Syracuse (WSYR-TV) - Almost 25 years have passed, but many people in Central New York will never forget the act of terrorism that blew Pan Am Flight 103 out of the sky.
This week, Syracuse University – which lost 35 students on the flight – is holding a series of events as part of remembrance week.
And there’s another community thousands of miles away that’s been trying to heal all these years, right along with Syracuse.
The image of debris scattered across the Scottish countryside in Lockerbie in late December of 1988 are etched into the minds of many Central New Yorkers.
For those who were there, the incident is something they will never forget.
"So we're walking down past Sherwood Crescent where the wing came down, the smell of kerosene was overpowering, wreckage everywhere, personal papers, debris, you can imagine, bodies covered hastily,” said Lockerbie Academy Principal Graham Herbert.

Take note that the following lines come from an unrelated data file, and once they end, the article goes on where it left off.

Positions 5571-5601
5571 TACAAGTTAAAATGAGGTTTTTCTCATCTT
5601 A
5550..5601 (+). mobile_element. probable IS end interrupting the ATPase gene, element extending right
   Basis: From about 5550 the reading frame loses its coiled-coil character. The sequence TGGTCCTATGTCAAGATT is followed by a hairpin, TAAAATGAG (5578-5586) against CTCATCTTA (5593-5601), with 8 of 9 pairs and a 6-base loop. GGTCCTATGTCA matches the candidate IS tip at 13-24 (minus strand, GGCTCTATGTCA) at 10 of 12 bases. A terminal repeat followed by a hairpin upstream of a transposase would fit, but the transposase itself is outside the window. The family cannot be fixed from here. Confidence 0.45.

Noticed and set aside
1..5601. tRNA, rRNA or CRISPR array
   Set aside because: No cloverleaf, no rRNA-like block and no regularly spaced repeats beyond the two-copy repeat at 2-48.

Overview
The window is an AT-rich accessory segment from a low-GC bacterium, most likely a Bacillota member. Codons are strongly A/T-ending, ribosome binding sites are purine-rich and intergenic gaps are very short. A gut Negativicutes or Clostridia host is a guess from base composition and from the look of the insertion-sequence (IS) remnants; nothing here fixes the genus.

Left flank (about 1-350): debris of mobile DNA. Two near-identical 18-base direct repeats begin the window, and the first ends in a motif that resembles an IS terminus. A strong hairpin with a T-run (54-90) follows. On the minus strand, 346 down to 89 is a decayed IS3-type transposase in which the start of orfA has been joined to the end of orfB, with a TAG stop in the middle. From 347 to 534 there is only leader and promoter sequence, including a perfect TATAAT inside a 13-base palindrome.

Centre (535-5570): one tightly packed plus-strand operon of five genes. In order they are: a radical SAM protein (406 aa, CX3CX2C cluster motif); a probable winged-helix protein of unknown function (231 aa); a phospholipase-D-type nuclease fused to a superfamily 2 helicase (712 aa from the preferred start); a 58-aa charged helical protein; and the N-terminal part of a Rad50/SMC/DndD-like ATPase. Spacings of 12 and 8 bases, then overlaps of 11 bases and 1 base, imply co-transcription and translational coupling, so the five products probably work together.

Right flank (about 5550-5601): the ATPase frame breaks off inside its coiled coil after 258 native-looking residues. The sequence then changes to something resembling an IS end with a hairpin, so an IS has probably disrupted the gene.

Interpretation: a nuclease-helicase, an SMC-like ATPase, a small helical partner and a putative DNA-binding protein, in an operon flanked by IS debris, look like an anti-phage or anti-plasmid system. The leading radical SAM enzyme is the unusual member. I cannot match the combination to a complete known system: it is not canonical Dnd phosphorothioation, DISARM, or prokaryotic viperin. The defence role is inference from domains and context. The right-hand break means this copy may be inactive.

Herbert was in Lockerbie the morning after the crash, checking on relatives.
He says suddenly the town of only 3,000 people was thrust right into the middle of an international incident.
Herbert says Syracuse and Lockerbie have formed an incredible bond over the tragedy.
"The reason why the link between Syracuse and Lockerbie is so successful is two of my kids come here every year. The network has just grown and grown. I've been on campus three or four days and I feel as though I'm among friends,” Herbert said.
Herbert makes sure the students at Lockerbie Academy learn about Pan Am 103.
“They have to appreciate what happened to their town, it's history. It's still the biggest disaster that has occurred in the UK,” Herbert said.
Herbert says that, like the town’s motto – Forward – Lockerbie has moved ahead. But the residents there never forget to look back and remember what happened that day almost 25 years ago.
11 people on the ground were killed in Lockerbie when Pan Am Flight 103 was blown out of the sky.
All 259 passengers on board died, including a couple from Clay, two SUNY Oswego students, a Colgate student, and 35 SU students.